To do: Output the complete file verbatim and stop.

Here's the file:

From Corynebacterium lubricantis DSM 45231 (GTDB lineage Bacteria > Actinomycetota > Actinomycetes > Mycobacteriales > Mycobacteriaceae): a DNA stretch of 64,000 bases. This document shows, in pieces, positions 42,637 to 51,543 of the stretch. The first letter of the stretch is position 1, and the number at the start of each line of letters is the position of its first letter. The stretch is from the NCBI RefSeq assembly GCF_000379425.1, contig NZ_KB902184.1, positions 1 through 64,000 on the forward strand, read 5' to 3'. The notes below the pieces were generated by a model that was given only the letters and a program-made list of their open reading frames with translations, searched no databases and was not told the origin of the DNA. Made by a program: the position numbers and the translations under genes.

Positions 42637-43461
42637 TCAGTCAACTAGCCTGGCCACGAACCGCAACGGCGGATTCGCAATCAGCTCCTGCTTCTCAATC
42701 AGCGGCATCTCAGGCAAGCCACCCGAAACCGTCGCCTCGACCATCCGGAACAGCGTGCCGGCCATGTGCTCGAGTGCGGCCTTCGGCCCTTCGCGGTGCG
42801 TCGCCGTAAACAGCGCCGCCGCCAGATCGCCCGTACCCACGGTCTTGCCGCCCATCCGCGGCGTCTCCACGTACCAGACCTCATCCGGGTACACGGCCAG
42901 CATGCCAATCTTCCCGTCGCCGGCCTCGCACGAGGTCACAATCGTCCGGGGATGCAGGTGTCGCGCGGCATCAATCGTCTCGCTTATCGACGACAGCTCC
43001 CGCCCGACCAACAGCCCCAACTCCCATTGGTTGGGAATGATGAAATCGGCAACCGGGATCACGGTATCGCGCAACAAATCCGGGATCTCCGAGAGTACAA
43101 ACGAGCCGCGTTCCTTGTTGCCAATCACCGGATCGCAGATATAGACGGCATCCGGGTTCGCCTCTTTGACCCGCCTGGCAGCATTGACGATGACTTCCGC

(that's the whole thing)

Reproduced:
From Corynebacterium lubricantis DSM 45231 (GTDB lineage Bacteria > Actinomycetota > Actinomycetes > Mycobacteriales > Mycobacteriaceae): a DNA stretch of 64,000 bases. This document shows, in pieces, positions 42,637 to 51,543 of the stretch. The first letter of the stretch is position 1, and the number at the start of each line of letters is the position of its first letter. The stretch is from the NCBI RefSeq assembly GCF_000379425.1, contig NZ_KB902184.1, positions 1 through 64,000 on the forward strand, read 5' to 3'. The notes below the pieces were generated by a model that was given only the letters and a program-made list of their open reading frames with translations, searched no databases and was not told the origin of the DNA. Made by a program: the position numbers and the translations under genes.

Positions 42637-43461
42637 TCAGTCAACTAGCCTGGCCACGAACCGCAACGGCGGATTCGCAATCAGCTCCTGCTTCTCAATC
42701 AGCGGCATCTCAGGCAAGCCACCCGAAACCGTCGCCTCGACCATCCGGAACAGCGTGCCGGCCATGTGCTCGAGTGCGGCCTTCGGCCCTTCGCGGTGCG
42801 TCGCCGTAAACAGCGCCGCCGCCAGATCGCCCGTACCCACGGTCTTGCCGCCCATCCGCGGCGTCTCCACGTACCAGACCTCATCCGGGTACACGGCCAG
42901 CATGCCAATCTTCCCGTCGCCGGCCTCGCACGAGGTCACAATCGTCCGGGGATGCAGGTGTCGCGCGGCATCAATCGTCTCGCTTATCGACGACAGCTCC
43001 CGCCCGACCAACAGCCCCAACTCCCATTGGTTGGGAATGATGAAATCGGCAACCGGGATCACGGTATCGCGCAACAAATCCGGGATCTCCGAGAGTACAA
43101 ACGAGCCGCGTTCCTTGTTGCCAATCACCGGATCGCAGATATAGACGGCATCCGGGTTCGCCTCTTTGACCCGCCTGGCAGCATTGACGATGACTTCCGC